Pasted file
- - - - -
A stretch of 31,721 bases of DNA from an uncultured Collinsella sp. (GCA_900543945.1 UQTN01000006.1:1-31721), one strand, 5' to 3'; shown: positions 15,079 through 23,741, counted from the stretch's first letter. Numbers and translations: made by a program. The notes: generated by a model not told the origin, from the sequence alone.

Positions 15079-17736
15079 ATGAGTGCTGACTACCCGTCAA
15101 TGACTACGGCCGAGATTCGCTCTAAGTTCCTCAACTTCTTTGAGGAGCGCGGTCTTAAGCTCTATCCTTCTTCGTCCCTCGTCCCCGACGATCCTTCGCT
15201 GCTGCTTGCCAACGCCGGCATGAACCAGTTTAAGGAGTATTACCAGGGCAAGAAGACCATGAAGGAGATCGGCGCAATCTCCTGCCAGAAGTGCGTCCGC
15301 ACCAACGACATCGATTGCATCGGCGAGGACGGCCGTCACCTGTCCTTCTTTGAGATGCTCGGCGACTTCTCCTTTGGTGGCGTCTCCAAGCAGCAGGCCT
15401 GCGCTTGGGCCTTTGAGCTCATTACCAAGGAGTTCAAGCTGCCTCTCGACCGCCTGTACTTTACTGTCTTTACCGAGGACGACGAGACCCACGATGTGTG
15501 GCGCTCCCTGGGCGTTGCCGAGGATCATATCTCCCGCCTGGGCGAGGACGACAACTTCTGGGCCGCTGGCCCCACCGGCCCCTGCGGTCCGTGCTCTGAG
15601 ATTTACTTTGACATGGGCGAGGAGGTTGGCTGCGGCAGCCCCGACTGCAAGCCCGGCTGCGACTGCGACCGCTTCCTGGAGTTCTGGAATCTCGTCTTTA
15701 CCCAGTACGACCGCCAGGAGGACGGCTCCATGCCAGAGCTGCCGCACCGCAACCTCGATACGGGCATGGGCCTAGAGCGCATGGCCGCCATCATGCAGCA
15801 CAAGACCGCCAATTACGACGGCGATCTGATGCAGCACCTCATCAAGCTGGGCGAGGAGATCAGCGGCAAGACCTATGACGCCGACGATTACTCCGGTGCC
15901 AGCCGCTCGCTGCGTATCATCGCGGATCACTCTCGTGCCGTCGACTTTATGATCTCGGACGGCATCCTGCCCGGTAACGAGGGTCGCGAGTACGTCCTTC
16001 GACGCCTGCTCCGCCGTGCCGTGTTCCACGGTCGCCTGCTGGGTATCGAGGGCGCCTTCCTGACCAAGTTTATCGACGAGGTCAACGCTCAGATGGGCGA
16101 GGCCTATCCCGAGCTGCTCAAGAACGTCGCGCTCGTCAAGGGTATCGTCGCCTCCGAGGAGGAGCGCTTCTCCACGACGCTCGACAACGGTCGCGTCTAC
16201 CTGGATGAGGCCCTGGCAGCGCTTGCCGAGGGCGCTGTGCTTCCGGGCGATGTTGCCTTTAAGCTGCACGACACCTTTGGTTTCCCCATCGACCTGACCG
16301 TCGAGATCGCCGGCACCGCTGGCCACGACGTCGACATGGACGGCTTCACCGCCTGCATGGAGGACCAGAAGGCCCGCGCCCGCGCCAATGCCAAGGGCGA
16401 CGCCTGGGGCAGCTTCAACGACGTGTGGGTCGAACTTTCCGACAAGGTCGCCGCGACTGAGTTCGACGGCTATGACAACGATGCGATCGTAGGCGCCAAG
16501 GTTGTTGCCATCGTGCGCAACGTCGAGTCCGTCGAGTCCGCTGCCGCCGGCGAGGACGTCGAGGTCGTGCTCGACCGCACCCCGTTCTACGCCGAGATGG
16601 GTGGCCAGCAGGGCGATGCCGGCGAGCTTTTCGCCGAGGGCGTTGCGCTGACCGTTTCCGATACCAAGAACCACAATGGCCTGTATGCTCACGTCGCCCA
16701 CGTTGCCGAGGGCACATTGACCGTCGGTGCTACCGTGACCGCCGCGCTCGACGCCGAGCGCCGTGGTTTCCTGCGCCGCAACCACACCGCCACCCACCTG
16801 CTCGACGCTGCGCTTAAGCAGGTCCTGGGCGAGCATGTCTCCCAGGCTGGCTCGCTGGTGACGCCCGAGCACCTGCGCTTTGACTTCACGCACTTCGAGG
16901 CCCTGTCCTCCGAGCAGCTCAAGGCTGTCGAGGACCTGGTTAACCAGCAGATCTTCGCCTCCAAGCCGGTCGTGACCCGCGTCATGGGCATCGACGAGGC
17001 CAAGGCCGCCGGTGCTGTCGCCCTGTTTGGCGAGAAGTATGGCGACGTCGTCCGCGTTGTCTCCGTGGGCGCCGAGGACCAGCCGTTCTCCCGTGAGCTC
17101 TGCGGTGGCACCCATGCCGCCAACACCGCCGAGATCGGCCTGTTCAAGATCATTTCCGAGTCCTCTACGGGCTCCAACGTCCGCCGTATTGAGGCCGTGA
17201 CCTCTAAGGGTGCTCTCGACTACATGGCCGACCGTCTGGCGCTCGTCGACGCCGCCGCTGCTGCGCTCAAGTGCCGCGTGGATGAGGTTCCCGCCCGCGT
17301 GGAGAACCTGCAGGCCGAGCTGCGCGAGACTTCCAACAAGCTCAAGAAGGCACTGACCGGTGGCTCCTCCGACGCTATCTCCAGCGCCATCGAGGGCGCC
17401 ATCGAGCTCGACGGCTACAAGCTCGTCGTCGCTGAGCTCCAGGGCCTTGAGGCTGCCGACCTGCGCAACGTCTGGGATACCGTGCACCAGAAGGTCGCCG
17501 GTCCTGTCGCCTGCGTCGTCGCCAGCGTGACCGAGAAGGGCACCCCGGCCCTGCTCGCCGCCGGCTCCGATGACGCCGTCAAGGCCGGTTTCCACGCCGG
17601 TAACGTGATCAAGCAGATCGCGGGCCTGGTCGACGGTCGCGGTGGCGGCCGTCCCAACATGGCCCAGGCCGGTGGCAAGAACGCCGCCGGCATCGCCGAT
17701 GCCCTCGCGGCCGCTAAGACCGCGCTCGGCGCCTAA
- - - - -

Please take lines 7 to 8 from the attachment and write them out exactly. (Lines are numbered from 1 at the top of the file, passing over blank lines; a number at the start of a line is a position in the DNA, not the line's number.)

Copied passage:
15401 GCGCTTGGGCCTTTGAGCTCATTACCAAGGAGTTCAAGCTGCCTCTCGACCGCCTGTACTTTACTGTCTTTACCGAGGACGACGAGACCCACGATGTGTG
15501 GCGCTCCCTGGGCGTTGCCGAGGATCATATCTCCCGCCTGGGCGAGGACGACAACTTCTGGGCCGCTGGCCCCACCGGCCCCTGCGGTCCGTGCTCTGAG